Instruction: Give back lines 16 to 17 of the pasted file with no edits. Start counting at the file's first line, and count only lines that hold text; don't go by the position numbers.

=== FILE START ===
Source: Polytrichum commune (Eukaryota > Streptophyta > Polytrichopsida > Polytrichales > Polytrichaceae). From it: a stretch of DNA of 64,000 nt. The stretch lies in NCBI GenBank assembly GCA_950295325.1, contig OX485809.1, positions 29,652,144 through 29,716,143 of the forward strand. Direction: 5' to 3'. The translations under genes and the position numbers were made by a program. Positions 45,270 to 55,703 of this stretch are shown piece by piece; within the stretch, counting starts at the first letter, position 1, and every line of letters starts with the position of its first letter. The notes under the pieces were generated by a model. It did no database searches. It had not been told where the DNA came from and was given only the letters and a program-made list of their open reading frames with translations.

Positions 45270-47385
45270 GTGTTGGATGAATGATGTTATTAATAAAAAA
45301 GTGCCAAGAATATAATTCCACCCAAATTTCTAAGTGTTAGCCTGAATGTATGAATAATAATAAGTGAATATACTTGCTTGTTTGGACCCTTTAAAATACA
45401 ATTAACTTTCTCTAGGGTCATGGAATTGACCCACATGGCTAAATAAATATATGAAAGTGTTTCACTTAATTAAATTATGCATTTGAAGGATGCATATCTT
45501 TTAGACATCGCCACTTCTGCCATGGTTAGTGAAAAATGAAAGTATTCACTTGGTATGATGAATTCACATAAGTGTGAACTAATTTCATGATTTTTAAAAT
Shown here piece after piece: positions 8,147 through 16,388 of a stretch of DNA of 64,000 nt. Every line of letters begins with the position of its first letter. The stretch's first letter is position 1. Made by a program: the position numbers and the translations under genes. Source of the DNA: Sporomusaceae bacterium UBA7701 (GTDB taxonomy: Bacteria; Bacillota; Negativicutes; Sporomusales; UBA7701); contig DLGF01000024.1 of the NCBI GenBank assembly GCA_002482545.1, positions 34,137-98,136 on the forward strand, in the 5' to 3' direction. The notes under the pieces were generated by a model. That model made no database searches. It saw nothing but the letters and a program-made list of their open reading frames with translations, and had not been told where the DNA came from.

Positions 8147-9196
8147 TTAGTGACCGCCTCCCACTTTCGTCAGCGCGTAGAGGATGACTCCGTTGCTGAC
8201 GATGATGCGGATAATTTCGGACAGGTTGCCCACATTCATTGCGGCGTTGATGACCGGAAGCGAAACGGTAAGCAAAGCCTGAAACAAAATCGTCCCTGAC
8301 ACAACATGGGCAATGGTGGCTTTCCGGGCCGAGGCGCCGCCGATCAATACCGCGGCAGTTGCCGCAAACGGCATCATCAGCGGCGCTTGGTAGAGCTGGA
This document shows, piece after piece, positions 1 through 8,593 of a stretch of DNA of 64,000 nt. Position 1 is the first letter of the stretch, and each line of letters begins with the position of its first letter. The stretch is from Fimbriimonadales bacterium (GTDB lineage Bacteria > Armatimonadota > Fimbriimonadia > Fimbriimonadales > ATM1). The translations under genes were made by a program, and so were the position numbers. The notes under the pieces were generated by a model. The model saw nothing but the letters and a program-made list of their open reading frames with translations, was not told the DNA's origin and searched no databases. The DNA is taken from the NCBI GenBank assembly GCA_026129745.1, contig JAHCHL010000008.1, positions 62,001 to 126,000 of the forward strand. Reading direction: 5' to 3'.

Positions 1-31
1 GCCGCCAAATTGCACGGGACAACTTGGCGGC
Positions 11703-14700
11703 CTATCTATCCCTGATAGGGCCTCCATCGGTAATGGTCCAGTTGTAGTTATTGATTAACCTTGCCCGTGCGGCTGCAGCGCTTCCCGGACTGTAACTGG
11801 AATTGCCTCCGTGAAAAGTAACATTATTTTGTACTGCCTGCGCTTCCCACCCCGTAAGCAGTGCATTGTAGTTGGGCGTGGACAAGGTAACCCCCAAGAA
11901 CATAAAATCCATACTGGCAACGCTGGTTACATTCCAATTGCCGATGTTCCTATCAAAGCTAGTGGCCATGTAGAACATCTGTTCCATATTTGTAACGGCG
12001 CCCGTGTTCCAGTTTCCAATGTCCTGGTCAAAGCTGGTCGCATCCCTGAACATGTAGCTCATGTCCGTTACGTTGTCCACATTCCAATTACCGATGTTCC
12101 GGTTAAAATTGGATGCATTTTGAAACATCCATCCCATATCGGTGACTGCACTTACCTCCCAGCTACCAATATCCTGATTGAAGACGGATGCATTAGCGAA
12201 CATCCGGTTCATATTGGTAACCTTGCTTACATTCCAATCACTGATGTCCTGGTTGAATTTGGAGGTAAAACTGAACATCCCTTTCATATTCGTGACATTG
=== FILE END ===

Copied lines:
11703 CTATCTATCCCTGATAGGGCCTCCATCGGTAATGGTCCAGTTGTAGTTATTGATTAACCTTGCCCGTGCGGCTGCAGCGCTTCCCGGACTGTAACTGG
11801 AATTGCCTCCGTGAAAAGTAACATTATTTTGTACTGCCTGCGCTTCCCACCCCGTAAGCAGTGCATTGTAGTTGGGCGTGGACAAGGTAACCCCCAAGAA